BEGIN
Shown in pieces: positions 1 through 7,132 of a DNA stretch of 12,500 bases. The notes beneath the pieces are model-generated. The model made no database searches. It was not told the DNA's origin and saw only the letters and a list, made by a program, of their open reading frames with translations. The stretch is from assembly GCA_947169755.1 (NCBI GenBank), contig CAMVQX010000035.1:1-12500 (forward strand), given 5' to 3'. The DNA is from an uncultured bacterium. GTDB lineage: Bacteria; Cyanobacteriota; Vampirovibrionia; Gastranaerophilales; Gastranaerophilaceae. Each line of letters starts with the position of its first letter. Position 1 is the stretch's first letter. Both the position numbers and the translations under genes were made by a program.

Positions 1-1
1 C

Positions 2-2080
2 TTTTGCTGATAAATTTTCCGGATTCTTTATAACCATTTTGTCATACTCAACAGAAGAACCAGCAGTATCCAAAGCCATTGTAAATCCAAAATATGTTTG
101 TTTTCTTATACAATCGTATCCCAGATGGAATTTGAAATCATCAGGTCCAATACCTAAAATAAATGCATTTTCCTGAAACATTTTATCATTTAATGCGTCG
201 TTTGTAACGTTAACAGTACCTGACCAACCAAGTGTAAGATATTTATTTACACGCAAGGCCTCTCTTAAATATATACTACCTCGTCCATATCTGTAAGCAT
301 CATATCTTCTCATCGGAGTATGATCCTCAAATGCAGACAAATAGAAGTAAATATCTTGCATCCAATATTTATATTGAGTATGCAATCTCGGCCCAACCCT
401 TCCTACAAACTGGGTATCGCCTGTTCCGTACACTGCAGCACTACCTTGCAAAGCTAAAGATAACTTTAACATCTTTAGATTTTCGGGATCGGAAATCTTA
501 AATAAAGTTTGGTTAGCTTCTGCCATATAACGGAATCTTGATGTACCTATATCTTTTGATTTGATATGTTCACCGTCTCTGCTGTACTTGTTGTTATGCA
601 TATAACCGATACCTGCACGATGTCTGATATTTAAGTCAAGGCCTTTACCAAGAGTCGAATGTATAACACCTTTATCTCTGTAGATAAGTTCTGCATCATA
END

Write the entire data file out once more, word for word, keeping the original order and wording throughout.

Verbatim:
Shown in pieces: positions 1 through 7,132 of a DNA stretch of 12,500 bases. The notes beneath the pieces are model-generated. The model made no database searches. It was not told the DNA's origin and saw only the letters and a list, made by a program, of their open reading frames with translations. The stretch is from assembly GCA_947169755.1 (NCBI GenBank), contig CAMVQX010000035.1:1-12500 (forward strand), given 5' to 3'. The DNA is from an uncultured bacterium. GTDB lineage: Bacteria; Cyanobacteriota; Vampirovibrionia; Gastranaerophilales; Gastranaerophilaceae. Each line of letters starts with the position of its first letter. Position 1 is the stretch's first letter. Both the position numbers and the translations under genes were made by a program.

Positions 1-1
1 C

Positions 2-2080
2 TTTTGCTGATAAATTTTCCGGATTCTTTATAACCATTTTGTCATACTCAACAGAAGAACCAGCAGTATCCAAAGCCATTGTAAATCCAAAATATGTTTG
101 TTTTCTTATACAATCGTATCCCAGATGGAATTTGAAATCATCAGGTCCAATACCTAAAATAAATGCATTTTCCTGAAACATTTTATCATTTAATGCGTCG
201 TTTGTAACGTTAACAGTACCTGACCAACCAAGTGTAAGATATTTATTTACACGCAAGGCCTCTCTTAAATATATACTACCTCGTCCATATCTGTAAGCAT
301 CATATCTTCTCATCGGAGTATGATCCTCAAATGCAGACAAATAGAAGTAAATATCTTGCATCCAATATTTATATTGAGTATGCAATCTCGGCCCAACCCT
401 TCCTACAAACTGGGTATCGCCTGTTCCGTACACTGCAGCACTACCTTGCAAAGCTAAAGATAACTTTAACATCTTTAGATTTTCGGGATCGGAAATCTTA
501 AATAAAGTTTGGTTAGCTTCTGCCATATAACGGAATCTTGATGTACCTATATCTTTTGATTTGATATGTTCACCGTCTCTGCTGTACTTGTTGTTATGCA
601 TATAACCGATACCTGCACGATGTCTGATATTTAAGTCAAGGCCTTTACCAAGAGTCGAATGTATAACACCTTTATCTCTGTAGATAAGTTCTGCATCATA